identity: disadvantaged, privileged… at the same time?
2011 July 12 § 1 Comment
Today was the second day of R.A. training for the Summer Summit. I can’t say I was glad that I’d only managed two-and-some hours of sleep in the wee hours of dawn, but I’ve been truly excited to become a part of this program, especially after I resolved to make steps to pursue my current career goal: a job in education or education administration, working in an advisory or counseling capacity.
The first day was a lot of basic information, ground rules, and going over things we needed to know about do’s, don’t’s, and the gray areas in between; communication, and its importance; nonverbal and verbal signals during conversation, where you have to read between the lines to understand the whole of the conversation. During the triad session today, I was mentee, observer, then mentor – and it really made me appreciate the help I got from CAPS, and how great Autumn was helping me to work through my issues and problems.
Being the mentor also helped me realize how important it is to listen: to focus on what is being said, NOT trying to think of a response, question, or reply while the other person is talking to you.
(I’ve been able to apply my lessons in customer service to so many things!)
The activity that really impacted me the most today was a group activity about identity: sex, gender, sexuality, race, class, or another identity that could be anything or anything.
Four sticky dots in four different colors, representing four different feelings. We were supposed to identify which category the feeling applied to, and place the sticker in the appropriate box.
- RED: The identity I felt most disadvantaged in.
- BLUE: The identity I feel most privileged in.
- GREEN: The identity I feel most comfortable with.
- YELLOW: The identity I feel most understood.
The boxes were at once restrictive and teaching. I try hard to focus on myself, rather than on how others see me. I have long believed in the strength of my own conviction – that if I believe in myself, love myself, and have confidence in myself, others will sense that and see not a girl who stands 5’2″, but someone who can get the job done, and done well. In our discussion afterwards, I voiced a conflict I had felt when I confronted my gender, my race, and my class through this activity.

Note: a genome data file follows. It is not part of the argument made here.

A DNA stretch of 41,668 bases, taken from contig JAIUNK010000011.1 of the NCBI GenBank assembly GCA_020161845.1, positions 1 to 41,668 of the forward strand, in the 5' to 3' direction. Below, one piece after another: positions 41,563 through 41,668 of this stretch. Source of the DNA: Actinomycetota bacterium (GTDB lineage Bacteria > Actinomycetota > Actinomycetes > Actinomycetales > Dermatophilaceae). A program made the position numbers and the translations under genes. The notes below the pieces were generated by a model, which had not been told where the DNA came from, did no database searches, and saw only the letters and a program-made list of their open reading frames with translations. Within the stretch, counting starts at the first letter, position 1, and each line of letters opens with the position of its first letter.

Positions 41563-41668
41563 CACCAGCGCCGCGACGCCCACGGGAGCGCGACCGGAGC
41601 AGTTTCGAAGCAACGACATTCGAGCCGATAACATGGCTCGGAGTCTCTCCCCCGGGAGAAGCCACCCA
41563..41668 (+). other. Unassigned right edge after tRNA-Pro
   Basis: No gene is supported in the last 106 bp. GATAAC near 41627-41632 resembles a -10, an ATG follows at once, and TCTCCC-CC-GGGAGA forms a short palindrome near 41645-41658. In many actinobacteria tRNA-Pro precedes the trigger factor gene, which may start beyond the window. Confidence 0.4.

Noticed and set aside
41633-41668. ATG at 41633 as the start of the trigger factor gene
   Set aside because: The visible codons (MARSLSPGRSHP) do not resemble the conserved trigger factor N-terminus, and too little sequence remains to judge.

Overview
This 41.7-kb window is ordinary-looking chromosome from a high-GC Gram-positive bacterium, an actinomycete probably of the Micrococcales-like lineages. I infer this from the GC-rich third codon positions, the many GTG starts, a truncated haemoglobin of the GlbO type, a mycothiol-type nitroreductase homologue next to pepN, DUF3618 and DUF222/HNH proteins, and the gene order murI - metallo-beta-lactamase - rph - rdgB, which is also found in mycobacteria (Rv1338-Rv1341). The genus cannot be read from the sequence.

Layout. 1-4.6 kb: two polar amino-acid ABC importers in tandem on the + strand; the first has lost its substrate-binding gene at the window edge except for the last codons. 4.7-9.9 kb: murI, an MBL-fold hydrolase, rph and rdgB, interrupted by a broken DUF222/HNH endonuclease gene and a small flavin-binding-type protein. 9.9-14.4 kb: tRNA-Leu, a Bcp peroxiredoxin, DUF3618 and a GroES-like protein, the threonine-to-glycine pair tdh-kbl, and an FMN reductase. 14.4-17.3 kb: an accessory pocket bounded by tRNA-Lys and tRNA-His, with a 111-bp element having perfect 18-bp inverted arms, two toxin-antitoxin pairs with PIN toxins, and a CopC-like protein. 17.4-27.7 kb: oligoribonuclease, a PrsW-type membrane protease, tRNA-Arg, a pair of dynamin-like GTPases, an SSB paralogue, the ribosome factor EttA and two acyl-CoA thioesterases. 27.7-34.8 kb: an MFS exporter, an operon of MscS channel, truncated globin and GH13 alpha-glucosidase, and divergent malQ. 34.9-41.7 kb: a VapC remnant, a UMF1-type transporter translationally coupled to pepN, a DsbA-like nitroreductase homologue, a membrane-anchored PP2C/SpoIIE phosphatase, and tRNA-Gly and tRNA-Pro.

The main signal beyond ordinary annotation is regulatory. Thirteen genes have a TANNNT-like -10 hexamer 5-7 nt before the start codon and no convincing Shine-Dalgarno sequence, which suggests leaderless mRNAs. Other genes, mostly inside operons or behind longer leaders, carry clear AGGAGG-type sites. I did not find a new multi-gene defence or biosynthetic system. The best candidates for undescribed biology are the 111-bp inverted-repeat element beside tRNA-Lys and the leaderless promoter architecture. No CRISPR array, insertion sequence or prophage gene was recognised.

In trying to find a box for my red spot, I realized that I couldn’t pinpoint my disadvantage to only one category. Pride in my ethnicity and my background do not exclude that I can be disadvantaged by them; and by the same token, disadvantage from being Asian, from being female, do not mean that I can’t also be privileged as an Asian-American woman.
I love my heritage and my culture, but I’ve known for a while now that others might seek to box me in as I strive for my goals. Typically, writer + Asian American + female = the perfect formula for a story about identity, about reconciling differences in my culture and my parents’ culture, struggling with cultural and parental expectations, stepping outside of the stereotyped career choices of “my people.” That’s the story publishers will think of when they see a Chinese name. These identities that I am so proud of, that I have grown up in and have lived, might later be the losing cards in my hand.
It’s not the first time I’ve realized this, but I think today was the first time I voiced those fears in a circle of my own peers.
I applied to be an RA hoping to continue my explorations into my chosen career field, but I have a feeling that this program is going to give me a lot more than the summer job experience I expected originally.
And you know, I’m not sure what all it is that I’m feeling right now – the muddle of thoughts and emotions concerning identity, privilege, and me – but I hope I can challenge myself to discover more of who I am.